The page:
The National Science Foundation is pumping $76 million in research grants into academic cybersecurity programs aimed at “human-centered” security for the Internet of Things and computer chips that prove their own trustworthiness, among other projects.
In a recent news release, the NSF announced the grants would be funneled through its Secure and Trustworthy Cyberspace program — part of the portfolio of approximately $160 million invested in cybersecurity research across the agency this year.
The 241 grants support projects researching hardware, software, human incentives and behaviors, and the convergence of the cyber and physical worlds across 36 states and 129 institutions.
The three largest new projects, each supported by $3 million grants, will investigate: emerging areas of interest: the relationship between the Internet of Things and humans, the development of verifiably secure hardware, and cryptographic methods to improve privacy. They include:
- Living in the Internet of Things. “Human centered” security for the Internet of Things. At Indiana University and Washington State University.
- Verifiable Hardware: Chips that Prove their Own Correctness. At the University of Virginia, New York University, the University of California-San Diego, Yale University and CUNY’s City College.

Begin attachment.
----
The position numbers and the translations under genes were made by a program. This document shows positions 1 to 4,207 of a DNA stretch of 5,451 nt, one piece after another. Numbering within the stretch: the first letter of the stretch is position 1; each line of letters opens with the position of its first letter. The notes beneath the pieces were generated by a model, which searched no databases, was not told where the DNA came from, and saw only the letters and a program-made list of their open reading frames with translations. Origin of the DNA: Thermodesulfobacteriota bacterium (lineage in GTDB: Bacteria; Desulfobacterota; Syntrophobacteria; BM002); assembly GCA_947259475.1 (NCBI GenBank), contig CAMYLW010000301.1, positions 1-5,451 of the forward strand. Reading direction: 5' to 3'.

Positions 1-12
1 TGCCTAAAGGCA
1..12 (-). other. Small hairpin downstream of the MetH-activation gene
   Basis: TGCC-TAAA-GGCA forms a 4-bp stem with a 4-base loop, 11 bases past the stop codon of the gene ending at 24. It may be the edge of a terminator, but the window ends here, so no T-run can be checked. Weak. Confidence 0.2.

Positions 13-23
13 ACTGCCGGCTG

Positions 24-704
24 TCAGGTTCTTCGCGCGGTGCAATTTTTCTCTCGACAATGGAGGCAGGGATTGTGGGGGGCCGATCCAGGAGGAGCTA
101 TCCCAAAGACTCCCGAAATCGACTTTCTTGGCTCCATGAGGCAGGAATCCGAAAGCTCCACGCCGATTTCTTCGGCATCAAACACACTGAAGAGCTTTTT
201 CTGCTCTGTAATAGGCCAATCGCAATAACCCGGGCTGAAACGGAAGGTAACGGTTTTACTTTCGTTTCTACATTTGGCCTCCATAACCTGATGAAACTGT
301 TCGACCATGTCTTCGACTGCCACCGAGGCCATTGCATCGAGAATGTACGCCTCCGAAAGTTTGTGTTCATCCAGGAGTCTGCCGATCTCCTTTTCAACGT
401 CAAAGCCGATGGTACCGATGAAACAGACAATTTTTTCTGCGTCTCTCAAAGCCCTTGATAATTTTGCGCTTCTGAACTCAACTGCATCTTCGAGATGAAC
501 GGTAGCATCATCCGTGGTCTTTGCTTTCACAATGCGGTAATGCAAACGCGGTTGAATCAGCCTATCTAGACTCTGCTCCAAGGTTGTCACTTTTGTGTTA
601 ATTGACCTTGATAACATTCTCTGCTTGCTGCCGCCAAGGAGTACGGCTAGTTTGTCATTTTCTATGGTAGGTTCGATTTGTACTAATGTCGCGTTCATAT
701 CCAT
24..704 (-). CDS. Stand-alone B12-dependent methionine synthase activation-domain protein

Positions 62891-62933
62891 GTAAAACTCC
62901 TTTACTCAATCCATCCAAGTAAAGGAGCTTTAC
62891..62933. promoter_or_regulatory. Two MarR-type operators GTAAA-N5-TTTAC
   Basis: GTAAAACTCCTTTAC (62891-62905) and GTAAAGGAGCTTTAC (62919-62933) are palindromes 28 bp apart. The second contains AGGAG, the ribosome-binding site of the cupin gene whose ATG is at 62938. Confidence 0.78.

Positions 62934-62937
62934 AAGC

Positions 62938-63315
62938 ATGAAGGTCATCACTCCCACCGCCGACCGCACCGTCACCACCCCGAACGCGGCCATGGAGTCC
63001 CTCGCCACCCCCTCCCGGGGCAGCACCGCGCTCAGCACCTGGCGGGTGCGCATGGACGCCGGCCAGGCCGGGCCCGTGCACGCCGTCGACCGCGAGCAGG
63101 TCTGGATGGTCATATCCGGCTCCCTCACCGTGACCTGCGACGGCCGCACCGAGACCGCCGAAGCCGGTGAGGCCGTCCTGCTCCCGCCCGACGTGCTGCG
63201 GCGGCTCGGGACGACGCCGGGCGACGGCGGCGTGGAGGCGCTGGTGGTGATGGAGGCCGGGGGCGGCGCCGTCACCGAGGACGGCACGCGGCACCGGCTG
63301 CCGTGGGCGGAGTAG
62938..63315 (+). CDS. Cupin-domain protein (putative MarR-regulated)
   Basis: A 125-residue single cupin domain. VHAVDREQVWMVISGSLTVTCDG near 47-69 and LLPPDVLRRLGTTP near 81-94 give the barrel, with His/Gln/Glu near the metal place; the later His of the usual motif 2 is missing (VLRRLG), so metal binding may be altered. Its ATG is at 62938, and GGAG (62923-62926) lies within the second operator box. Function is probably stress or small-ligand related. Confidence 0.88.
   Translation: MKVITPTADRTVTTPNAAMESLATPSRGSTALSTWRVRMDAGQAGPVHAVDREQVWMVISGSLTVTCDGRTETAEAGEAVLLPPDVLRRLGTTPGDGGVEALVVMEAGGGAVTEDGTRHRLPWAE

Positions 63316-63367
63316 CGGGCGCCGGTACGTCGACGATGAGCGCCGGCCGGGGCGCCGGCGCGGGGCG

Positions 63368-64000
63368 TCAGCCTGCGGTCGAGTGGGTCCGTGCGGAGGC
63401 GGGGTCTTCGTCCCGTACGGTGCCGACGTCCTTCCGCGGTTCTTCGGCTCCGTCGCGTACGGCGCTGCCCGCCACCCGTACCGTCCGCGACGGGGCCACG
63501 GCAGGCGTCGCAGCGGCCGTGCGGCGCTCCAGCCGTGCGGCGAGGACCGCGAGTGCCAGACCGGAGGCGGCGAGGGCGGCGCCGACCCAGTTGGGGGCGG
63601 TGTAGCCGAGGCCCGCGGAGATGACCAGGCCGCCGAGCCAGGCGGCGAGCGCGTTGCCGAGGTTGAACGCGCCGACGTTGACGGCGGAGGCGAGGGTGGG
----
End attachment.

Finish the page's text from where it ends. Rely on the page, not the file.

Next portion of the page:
- Computing Over Distributed Sensitive Data. Yaacov Nissim Kobliner, Harvard University; Marco Gaboardi, University of Buffalo.
“No solution for securing cyberspace is complete without the integration of research that examines how people — from the users of internet commerce to the attackers who endanger networks — behave in the complicated systems that constitute the internet,” said Fay Lomax Cook, NSF assistant director for Social, Behavioral & Economic Sciences. “Technology and behavior are intrinsically linked in the world of cybersecurity, and NSF’s support for interdisciplinary research reflects that.”
“Examining the fundamentals of security and privacy from a multidisciplinary, socio-technical perspective can lead to fundamentally new ways to design, build and operate cyber systems, protect existing infrastructure, and motivate and educate individuals about cybersecurity,” added Jim Kurose, NSF assistant director for Computer and Information Science and Engineering.
NSF says the grant program is “inspired by and aligned with” two strategic plans for research that the Obama administration released in 2016: the Federal Cybersecurity Research and Development Strategic Plan and the National Privacy Research Strategy. “Both are dedicated to protecting and preserving the growing social and economic benefits of cyber systems while ensuring security and privacy,” states the release.